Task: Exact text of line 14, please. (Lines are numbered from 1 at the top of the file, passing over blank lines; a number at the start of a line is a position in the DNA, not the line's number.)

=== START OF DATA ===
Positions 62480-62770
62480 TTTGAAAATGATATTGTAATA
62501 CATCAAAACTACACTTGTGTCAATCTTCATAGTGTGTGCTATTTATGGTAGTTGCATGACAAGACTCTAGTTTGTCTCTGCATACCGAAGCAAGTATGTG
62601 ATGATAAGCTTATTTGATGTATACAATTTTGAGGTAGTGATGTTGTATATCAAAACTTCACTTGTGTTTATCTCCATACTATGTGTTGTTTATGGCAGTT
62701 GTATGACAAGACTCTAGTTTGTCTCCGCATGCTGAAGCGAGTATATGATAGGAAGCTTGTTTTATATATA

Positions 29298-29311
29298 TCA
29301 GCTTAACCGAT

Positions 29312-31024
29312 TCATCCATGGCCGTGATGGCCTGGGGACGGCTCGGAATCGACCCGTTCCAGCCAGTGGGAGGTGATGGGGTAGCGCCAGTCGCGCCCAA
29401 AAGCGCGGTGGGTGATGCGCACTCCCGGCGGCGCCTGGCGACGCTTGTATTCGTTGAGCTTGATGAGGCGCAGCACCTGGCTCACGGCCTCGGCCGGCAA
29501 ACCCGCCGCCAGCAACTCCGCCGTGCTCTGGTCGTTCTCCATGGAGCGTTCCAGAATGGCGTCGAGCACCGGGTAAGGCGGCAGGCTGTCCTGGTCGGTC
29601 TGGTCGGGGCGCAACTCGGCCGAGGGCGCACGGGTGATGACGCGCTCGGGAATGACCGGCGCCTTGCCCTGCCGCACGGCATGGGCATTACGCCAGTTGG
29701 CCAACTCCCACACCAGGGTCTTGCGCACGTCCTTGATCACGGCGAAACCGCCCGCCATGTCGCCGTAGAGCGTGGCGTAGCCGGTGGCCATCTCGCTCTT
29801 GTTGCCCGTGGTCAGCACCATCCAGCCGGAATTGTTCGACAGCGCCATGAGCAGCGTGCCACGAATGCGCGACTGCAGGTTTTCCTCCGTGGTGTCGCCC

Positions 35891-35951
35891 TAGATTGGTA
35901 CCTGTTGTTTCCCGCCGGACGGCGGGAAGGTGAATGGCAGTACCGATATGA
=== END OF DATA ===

29701 CCAACTCCCACACCAGGGTCTTGCGCACGTCCTTGATCACGGCGAAACCGCCCGCCATGTCGCCGTAGAGCGTGGCGTAGCCGGTGGCCATCTCGCTCTT